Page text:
Sometimes your child commits an act which shakes you to your very
soul. Perhaps your child has broken one of your explicit rules
or has done a foolhardy act which put himself in great danger.
Your first reaction may be anger. You may feel that he has betrayed
you - turning against you and your values, the careful teachings
you have brought him up with. You naturally feel a great disappointment
in him but also in yourself for having raised a child who could
do such a thing. Your confidence as being a worthwhile parent
is undermined if you could produce a child that could commit such
an act. Your complete confidence in him is shaken so badly that
you wonder if you can ever trust this child to make worthwhile
again. You feel a need to monitor his actions, to ground him and
to keep tight rein over the possibilities of his future acts.
a very sensitive time for both you and your child. His emotions
may be as high if not higher than yours. He may feel anger for
being found out and embarrassment because you are now subject
to what he thought was private to him. He may feel angry for
not being allowed to make his own decisions and be rebellious.
This is a dangerous time for him. He may completely withdraw
from you. He may act out further -- doing the very thing that
you are objecting to! While you certainly have the obligation
to express your disapproval and lay down the logical consequences
of punishment and setting forth the guidelines for future behavior,
you don't want to do anything which will have the boomerang
effect of more inappropriate behavior.
an extremely delicate time for the both of you because the previous
trust that you felt towards your child has been violated. You
can take steps to insure that in all your dealings with the
child, you convey the attitude that he is a trustable human
being. He is a person who is capable of making the right decisions
for himself. This is difficult to do when you have a child who
has not demonstrated this ability to you in the past. Try to
convey the impression that his foolish actions are part of a
phase, a part of growing, a part of learning to choose and to
make decisions and simply a wrong decision at that time. Helping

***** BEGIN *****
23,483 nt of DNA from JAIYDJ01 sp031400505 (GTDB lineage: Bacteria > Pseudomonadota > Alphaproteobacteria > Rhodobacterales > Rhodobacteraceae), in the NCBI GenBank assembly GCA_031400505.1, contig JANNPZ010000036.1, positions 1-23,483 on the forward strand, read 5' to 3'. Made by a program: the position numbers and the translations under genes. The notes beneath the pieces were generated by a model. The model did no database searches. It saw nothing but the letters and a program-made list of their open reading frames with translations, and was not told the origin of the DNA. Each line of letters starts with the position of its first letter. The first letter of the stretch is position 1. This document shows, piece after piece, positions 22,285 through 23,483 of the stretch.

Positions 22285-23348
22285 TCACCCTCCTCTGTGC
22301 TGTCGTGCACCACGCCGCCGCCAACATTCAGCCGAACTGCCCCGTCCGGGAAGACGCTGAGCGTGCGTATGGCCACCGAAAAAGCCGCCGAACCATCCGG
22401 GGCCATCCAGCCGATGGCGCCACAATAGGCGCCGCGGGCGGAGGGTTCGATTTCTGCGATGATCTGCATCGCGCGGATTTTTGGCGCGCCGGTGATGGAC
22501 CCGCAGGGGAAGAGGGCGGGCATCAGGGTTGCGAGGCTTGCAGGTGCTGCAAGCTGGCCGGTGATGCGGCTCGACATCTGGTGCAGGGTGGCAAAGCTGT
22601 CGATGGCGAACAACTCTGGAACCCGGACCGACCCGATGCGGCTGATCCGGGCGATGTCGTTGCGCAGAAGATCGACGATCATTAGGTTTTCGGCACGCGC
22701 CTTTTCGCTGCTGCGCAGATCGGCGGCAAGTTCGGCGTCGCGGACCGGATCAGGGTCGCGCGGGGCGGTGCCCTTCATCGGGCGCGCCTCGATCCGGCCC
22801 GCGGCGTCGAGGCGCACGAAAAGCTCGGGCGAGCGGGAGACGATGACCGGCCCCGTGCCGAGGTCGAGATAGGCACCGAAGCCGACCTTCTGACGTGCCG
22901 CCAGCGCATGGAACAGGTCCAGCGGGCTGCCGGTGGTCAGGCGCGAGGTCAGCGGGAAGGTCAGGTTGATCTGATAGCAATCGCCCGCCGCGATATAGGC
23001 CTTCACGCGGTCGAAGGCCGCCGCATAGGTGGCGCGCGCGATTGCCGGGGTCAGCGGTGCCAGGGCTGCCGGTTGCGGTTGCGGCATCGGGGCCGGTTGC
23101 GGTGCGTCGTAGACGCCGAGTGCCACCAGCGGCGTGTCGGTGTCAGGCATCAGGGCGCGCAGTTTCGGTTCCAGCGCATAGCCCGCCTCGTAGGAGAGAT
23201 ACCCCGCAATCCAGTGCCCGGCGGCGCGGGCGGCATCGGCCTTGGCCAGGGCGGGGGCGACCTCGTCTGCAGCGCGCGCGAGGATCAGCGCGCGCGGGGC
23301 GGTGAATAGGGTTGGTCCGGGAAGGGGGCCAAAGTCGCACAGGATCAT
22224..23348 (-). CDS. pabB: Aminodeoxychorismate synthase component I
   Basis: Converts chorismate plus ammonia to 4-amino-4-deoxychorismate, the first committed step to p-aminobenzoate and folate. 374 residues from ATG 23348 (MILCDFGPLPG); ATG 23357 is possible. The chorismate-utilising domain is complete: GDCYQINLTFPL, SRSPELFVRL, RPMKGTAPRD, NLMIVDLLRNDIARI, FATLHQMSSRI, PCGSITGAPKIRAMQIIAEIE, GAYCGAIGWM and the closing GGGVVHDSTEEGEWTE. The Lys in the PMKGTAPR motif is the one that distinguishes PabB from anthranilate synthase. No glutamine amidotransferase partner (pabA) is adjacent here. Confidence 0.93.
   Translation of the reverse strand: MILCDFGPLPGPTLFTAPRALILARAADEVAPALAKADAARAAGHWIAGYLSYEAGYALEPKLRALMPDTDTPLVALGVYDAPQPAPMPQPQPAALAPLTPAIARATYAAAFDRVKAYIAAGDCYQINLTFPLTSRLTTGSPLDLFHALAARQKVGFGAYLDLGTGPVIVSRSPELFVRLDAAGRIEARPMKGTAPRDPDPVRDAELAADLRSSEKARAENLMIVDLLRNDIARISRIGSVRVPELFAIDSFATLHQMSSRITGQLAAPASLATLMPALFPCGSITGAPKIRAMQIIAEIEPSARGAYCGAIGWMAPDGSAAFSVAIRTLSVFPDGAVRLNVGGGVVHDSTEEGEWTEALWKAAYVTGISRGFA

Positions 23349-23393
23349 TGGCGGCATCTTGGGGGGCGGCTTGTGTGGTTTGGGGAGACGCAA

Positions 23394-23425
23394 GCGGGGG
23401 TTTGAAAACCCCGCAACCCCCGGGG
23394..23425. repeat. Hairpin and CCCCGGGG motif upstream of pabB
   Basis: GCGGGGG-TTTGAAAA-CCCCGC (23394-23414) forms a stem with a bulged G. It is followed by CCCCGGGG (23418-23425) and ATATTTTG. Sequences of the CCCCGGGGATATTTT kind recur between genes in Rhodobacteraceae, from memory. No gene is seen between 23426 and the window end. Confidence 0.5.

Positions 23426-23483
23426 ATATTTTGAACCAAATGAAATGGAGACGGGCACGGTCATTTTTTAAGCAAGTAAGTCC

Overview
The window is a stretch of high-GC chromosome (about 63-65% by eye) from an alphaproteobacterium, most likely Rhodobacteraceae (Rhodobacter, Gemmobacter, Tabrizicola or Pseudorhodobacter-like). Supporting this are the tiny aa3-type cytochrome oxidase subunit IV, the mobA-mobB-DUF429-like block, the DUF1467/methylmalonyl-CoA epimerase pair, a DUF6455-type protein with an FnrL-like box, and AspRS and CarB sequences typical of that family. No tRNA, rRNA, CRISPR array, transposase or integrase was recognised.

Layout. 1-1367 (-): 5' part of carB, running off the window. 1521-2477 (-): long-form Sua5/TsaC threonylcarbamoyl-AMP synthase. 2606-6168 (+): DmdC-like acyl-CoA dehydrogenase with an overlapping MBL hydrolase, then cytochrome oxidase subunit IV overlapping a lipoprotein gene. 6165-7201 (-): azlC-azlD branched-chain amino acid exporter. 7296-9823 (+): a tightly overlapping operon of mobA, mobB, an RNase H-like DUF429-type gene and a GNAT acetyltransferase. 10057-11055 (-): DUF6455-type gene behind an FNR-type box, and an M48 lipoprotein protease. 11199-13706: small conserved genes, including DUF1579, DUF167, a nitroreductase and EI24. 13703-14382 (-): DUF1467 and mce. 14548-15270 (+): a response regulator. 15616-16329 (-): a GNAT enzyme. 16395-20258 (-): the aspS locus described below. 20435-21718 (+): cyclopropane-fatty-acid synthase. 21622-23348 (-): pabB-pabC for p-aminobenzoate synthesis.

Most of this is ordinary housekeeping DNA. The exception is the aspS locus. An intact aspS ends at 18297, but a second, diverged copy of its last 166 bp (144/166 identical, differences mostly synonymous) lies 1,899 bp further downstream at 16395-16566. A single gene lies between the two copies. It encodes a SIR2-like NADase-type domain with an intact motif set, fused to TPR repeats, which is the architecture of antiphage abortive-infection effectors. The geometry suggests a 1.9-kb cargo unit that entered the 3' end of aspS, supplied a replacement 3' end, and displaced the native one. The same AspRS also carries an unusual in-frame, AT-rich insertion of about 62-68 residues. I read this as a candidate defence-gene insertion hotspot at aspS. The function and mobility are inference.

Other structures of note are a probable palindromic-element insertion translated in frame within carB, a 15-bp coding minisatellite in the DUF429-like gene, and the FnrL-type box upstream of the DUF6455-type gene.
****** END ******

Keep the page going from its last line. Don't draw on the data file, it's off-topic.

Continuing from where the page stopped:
him see his mistake as part of the learning process will help
him forgive himself for the misdeed and regain his inner belief
of himself as being a worthwhile person.
the purpose of mistakes in our lives? Much of our learning does
come from making a mistake; we try out a certain way to act
and then suffer negative consequences. If we're smart, we put
the cause and effect together learning from them trying to vary
our behavior in the future so that we get better consequences.
Children who are brought up to believe that mistakes are made
so that we can learn better ways to act in the future are more
have better self esteem. With the philosophy of errors are made
to be corrected, your child will be much more comfortable taking
responsibility for his transgressions. You can instill in your
child that he can learn from mistakes that he has made. You
can ask him, Now, what have you learned? to determine if he
sees cause-effect relationship.
to the child when you make mistakes and how you resolve to change
in the future. Learning from his mistakes will become a natural
process for him. He will learn that it is allowable to make
an occasional wrong decision as long as some positive comes
out of it.
child to make mistakes and then learn from them. This says to
him You don't have to be perfect. Asking a child to be perfect
is one of the biggest loads that parents can lay on an already
confused youngster. By admitting our humanity as parents, by
saying, "hey, I'm not a perfect person, sometimes I really goof
up," we allow our child the freedom to grow.
try on many ways to acting to see which ones fit them. The process
of finding one's own identity is to try many new behaviors and
roles. Some will be good and some bad. Hopefully they discard
the foolish, inappropriate ways - that is they will if parents
let them. If we can show our trust that they have the intelligence
and good sense to learn from their errors, they will come through
to become the son or daughter that you expect them to be.
will become what the parent expects him to become. If the parent